Losing with Grace

Let’s face it, no one likes to lose. Losing just happens to be a part of life, and we can either respond by becoming demoralized and quitting, or we can learn from the experience, figure out what went wrong and try again. When President Kennedy set our nation on a course of landing a man on the moon he said, “We choose to do these things, not because they are easy, but because they are hard.” NASA faced a lot of challenges, took a lot of risks and faced a lot of failures. Rather than giving up, the space program learned from the mistakes that were made and built on those failures to achieve success. We made it to the moon and back several times.

In mid-June, I attended a political convention in San Antonio. A contentious race was held for who would be the leader of the party here in Texas. The incumbent had a distinct advantage, and the challenger faced an uphill climb. As the process goes, the individual senate district delegates voted for whom they preferred, and 22 of 31 districts went with the incumbent. The other nine choose the challenger. This brought the race to the convention floor where the thousands of individual delegates voted individually. The process should have taken 30-45 minutes, but instead lasted 4 hours. Allies of the challenger tried several parliamentary maneuvers that in the end would have had no effect on the actual vote that had to be taken by individual delegates. When the time came to let the candidates speak, the incumbent talked about accomplishments and vision. The challenger made accusations spoke in generalities. Needless to say, the incumbent won with 65% of the vote. The challenger went down looking like a sore, bitter loser.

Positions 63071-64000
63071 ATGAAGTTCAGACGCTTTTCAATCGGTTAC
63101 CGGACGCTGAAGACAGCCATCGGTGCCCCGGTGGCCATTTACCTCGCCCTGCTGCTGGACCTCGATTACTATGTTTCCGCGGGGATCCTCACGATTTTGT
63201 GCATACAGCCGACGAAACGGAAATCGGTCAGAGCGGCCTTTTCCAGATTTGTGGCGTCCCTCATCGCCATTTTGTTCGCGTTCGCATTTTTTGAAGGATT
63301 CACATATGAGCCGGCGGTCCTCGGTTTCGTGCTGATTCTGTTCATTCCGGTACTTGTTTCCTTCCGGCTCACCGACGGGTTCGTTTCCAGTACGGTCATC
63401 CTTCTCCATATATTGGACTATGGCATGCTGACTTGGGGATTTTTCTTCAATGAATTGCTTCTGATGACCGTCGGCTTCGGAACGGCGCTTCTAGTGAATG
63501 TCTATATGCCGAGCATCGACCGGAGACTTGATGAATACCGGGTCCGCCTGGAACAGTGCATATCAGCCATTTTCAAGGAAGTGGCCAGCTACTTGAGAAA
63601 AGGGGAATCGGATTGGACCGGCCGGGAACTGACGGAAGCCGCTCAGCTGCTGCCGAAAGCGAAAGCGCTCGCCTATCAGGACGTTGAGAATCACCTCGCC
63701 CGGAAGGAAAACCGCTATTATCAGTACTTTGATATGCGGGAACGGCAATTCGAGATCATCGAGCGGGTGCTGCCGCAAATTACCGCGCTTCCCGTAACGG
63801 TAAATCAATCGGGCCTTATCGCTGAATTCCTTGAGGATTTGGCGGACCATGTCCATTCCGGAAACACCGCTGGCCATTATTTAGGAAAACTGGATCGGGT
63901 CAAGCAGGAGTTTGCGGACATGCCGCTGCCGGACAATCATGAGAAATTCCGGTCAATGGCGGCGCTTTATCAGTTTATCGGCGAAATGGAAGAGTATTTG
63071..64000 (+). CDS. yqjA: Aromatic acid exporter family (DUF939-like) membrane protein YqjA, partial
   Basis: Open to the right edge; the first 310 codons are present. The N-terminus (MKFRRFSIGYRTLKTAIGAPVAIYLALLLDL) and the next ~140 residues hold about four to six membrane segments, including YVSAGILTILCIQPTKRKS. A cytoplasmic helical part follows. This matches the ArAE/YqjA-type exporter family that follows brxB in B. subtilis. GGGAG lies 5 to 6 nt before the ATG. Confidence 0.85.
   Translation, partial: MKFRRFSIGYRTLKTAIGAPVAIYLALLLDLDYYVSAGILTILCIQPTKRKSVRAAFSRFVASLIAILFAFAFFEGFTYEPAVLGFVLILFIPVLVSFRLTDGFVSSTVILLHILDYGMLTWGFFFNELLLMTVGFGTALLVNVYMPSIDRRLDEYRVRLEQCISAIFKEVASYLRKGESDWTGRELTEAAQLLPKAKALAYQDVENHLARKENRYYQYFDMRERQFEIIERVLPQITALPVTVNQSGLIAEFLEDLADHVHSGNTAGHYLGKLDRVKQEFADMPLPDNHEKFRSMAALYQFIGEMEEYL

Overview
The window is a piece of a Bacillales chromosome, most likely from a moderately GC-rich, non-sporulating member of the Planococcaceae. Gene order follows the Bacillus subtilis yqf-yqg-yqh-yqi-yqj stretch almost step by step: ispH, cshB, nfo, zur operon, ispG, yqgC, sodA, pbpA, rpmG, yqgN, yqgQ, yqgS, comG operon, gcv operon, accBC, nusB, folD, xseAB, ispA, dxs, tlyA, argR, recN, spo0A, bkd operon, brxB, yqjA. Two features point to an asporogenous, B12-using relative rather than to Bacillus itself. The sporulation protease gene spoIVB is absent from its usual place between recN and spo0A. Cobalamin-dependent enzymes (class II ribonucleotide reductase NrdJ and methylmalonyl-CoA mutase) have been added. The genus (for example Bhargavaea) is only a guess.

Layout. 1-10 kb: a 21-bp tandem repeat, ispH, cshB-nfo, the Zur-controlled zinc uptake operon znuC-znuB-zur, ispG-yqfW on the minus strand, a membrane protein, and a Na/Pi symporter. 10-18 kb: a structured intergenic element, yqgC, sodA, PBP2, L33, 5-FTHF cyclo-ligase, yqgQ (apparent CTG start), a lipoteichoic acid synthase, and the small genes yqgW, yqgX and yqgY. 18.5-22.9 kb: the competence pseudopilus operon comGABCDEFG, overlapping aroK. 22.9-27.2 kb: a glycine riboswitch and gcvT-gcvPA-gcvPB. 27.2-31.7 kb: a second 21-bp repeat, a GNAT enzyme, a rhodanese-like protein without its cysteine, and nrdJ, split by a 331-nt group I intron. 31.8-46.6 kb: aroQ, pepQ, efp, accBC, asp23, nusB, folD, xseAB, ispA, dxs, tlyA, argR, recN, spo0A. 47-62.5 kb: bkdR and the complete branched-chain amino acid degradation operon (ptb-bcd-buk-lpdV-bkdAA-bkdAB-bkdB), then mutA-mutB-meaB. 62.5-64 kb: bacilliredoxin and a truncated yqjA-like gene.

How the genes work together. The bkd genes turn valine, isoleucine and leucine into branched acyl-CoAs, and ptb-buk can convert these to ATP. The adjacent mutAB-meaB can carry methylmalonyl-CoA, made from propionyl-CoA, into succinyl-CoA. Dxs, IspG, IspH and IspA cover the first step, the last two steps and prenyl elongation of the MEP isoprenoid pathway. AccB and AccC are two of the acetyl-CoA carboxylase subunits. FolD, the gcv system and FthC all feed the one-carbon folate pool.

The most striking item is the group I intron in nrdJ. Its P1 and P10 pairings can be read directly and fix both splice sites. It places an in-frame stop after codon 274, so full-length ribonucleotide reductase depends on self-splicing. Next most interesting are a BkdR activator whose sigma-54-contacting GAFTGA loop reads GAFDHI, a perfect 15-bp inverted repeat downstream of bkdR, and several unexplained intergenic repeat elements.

Later in the convention, individual committee reports saw more of the same. Committee members that didn’t get their way in the committee tried to have the majority’s report replaced by the minority’s report. Again, this just wasted time and in the end the general assembly largely went with what the committees had worked many hours to develop.

So why did this happen? From my vantage point it looked like those that didn’t get there way were just bitter that they didn’t win. The party leadership challenger pretty much burned every bridge to any future leadership position she might have aspired to. This did not have to be. If you are faced with a situation where you are not going to win, use the experience to learn. Figure out what you did wrong. Get input not just from allies, but from opponents. We don’t always see our own flaws and we can greatly benefit from blunt feedback that may hurt in the short term, but will help us in the long run.

In 2016, I attended my first state political convention. I decided to run for elector in my Congressional district. (The elector is the person from that district that serves in the Electoral College when the time comes to elect a president.) I didn’t win. In fact, I got crushed. However, I learned what I needed to do for next time:

  1. Wear a suit. I saw that with any position voted on in that convention the better dressed person won.
  2. Advertise. The position is not paid, but I am going to have to spend some money if I want to win
  3. Have a planned speech that inspires and clearly presents a case for why I am the better candidate.

Remarkably, the individual that won later resigned his position at the last minute for a reason I felt lacked merit. Fortunately, a valid substitute was present at the vote to allow Texas to be fully represented in the Electoral College.

So as you face challenges in your life and luck doesn’t go your way, don’t embrace bitterness, anger and resentment. Embrace wisdom. Don’t throw up your hands and quit. Dust yourself off, hold your head up and try again. America was not built by quitters. It was built by people who persevered over hardship whether it was the Continental Army battling the most powerful military in the world, Mormon settlers trekking west to build a civilization out of a hostile environment, or civil rights workers battling to make America more egalitarian. We are all heirs to their legacies. Let us not disappoint future generations by surrendering our destiny because we encountered adversity.